Things I noted – people tend to appropriately stay off the road, for the most part, up here when there’s an active snow event. And people mostly seem to know how to handle the snow and ice when they do drive. We went out and spent some time [[REDACTED]] yesterday. If I’d been out and about 12 hours after a major snow storm in Maryland, there’d have been cars off the road and in the ditches everywhere. I didn’t see a one, yesterday.
So, we actually got Georgia Aileen, our newest rescue pupper, on Jan 23, 2022.
She got on a transport in a crate with a bunch of other dogs in South Carolina on the Saturday. We picked her up at a meeting point a few miles south of Portland, ME. She’s a sweetie with an intermittent habit of chewing things. She’s smart, acclimated quickly, and already hates winter up here. Grin.
There will be much more about this new addition to our family as we get to know each other. I think she’d going to need some socialization trainings sooner than later.
The spoiler alert redaction above: Walking Georgia over to say hello to Myra.
The redaction above: Taking Georgia over to an enclosed mall area to spend some time walking about in a neutral space getting acclimated to her cousin (Nancy’s black lab, Raven).
Of course, a Friday the thirteenth that happens to fall on a Thursday this month is the perfect time to fix some broken things. In this case, I fixed the broken 2FA bits on all of our sites. Better yet, I fixed up the broken sites – once again you can delve into the deeper history of this place, probably by starting at https://legacy.orbdesigns.com/bpages/metajour.html. Now I can do silly stuff like point you at what was going on twenty years ago today: https://legacy.orbdesigns.com/bpages/2002/z20020107.html#sunday. You’re welcome – I sure liked seeing a couple of pictures of our very first rescue dog, Sally.
This is the name, I’m given to understand, of our next rescue dog. We’re signed up to adopt a young adult dog of uncertain heritage but robust health who was picked up as a stray in South Carolina. With luck, she’ll be ours in a few weeks. More when we know more.
Heating is a persistent topic, the further north you go. We have lots of options in this new-to-us house, but we’d held off on using the wood-fired choices until after cleaning and inspection, because we weren’t sure of the state of the flues and stoves. Both were cleaned and approved of, so last week we were able to spin up the basement wood stove, and the main floor pellet stove…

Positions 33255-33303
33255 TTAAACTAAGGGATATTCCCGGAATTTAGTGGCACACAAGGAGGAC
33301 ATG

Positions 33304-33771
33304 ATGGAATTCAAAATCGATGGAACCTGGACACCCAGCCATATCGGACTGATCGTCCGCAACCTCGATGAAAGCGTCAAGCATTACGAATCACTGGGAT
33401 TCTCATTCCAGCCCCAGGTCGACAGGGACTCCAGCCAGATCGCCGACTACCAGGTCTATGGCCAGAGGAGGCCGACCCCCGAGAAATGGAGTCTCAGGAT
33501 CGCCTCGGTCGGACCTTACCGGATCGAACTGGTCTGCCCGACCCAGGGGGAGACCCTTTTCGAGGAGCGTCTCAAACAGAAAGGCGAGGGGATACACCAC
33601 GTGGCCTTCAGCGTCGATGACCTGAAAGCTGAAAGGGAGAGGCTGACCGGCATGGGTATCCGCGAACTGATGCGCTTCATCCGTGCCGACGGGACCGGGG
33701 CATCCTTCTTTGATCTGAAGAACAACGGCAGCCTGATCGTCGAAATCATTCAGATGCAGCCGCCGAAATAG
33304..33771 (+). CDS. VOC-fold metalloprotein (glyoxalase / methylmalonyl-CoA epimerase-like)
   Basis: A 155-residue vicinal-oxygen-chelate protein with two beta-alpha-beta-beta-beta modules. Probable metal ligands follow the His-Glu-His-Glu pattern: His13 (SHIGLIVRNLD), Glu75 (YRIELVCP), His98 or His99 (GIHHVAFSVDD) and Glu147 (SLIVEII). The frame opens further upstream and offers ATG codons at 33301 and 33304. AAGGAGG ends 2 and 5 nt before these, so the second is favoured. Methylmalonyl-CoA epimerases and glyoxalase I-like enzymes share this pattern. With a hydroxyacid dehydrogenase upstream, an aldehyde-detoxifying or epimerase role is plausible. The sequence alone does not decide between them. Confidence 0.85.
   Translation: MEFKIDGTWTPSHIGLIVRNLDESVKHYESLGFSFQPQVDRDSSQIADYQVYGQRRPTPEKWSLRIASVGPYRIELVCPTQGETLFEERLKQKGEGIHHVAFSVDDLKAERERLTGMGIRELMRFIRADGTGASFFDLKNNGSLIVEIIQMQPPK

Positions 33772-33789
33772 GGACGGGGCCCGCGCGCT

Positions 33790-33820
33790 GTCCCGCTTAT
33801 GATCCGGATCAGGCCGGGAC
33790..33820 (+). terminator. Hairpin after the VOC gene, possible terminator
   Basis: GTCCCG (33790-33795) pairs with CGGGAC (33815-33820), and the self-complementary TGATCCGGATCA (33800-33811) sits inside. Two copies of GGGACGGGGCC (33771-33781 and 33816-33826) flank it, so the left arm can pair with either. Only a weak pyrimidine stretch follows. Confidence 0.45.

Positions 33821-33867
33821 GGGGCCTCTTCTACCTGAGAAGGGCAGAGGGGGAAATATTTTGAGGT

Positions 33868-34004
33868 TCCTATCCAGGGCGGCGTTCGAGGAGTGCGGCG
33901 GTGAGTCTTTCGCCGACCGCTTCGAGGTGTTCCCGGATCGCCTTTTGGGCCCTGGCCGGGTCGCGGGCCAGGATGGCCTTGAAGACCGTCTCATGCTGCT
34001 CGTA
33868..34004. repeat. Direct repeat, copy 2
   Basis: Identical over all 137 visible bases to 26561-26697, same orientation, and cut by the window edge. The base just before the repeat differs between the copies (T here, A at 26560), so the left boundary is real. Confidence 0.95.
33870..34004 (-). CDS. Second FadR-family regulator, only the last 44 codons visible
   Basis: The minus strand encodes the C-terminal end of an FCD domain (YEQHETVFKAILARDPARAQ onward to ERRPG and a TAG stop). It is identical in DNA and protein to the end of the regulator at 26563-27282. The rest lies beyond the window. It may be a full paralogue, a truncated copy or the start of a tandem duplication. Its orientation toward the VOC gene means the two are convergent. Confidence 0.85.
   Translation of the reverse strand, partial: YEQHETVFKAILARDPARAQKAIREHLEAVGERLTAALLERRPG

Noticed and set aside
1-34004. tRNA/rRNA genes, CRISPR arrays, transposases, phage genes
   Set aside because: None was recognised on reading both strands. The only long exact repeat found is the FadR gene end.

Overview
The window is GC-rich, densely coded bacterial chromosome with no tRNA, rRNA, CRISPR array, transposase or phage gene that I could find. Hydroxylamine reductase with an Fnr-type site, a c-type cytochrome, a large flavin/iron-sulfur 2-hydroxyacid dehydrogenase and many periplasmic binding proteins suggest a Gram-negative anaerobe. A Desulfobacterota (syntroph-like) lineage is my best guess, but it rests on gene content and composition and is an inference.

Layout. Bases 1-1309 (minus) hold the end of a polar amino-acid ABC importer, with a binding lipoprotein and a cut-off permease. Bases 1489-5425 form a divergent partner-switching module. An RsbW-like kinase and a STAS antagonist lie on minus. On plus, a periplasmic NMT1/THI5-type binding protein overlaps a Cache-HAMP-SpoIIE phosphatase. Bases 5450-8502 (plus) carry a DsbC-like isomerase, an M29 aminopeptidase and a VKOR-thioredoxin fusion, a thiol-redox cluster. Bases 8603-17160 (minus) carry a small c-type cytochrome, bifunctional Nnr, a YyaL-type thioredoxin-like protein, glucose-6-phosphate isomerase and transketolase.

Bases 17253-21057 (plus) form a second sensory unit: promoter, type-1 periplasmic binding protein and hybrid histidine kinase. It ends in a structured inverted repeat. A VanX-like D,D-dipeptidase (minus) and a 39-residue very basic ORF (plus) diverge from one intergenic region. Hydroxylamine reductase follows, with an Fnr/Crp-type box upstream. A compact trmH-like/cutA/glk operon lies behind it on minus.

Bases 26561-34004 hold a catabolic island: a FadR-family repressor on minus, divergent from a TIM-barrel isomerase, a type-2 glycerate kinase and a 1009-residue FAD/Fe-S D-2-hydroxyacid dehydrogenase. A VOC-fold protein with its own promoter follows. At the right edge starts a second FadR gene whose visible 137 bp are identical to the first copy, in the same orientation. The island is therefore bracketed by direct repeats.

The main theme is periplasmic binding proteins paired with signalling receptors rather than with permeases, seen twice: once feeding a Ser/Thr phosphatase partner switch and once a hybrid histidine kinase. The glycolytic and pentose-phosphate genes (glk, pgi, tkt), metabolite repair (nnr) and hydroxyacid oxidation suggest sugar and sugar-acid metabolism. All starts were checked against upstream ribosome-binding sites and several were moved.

The brand is Harman, and the maintenance dude says it’s one of the best on the market. We like it.
It’s tough, going through all the continuing waves of COVID, and we’re thinking of you and your families. Be sane, be safe, and take care of one another.
Today we take a break in our busy lives to give thought and honor to those who have served in our country’s military. Thank you all! I’m long enough in the tooth to have known members of our family who served in both World Wars, in Korea, in Vietnam, and on military and humanitarian missions around the world. We will remember your service and your sacrifices on behalf of our country.
Yes, we’re missing Lexi quite a lot. Thank y’all for the kind comments. We were really hoping she’d be here with us for this otherwise exciting (and tiring) time… two days after we said good bye to Lexi, we got in the car and the truck, and drove north.
A busy week:
Since then, it’s been a whirlwind of setting up, unpacking what’s needed, and trying to avoid buying things that we KNOW are still in a box somewhere and just need to be found. The main floor, which encompasses two bedrooms, one bath, a foyer/office, and the “great room” which is kitchen, dining and living rooms all together, is mostly in place. I had my home office mostly functional by Monday morning, which is when I continued to work, only more remotely than before.
The house is compatible with one-floor living, for the time when that is needed for us. Everything important is on the main level of the house, from two car garage, through the rest of the rooms described above. The house is laid out like a Pennsylvania bank barn, build into a slope, with the driveway, and main level of the house all on one level. The basement is a full walkout with two sliding doors out the back, and the second, BIGGER garage leading out level-ish on the down slope.
All the hobbies and stuff that requires people who can do stairs will be in the basement. When we can’t get there any more, we won’t need those hobbies anymore, either. Grin.
And now you know why I featured a picture of a dumpster a few weeks back – trash from the cleanup, stuff that we couldn’t donate or sell or use or even give away (very disappointing, really….)
Truth be told, we really wanted Lexi on this new adventure with us. I think she would have had fun up here. Once we’re settled, we’ll find another dog to rescue … but not this week.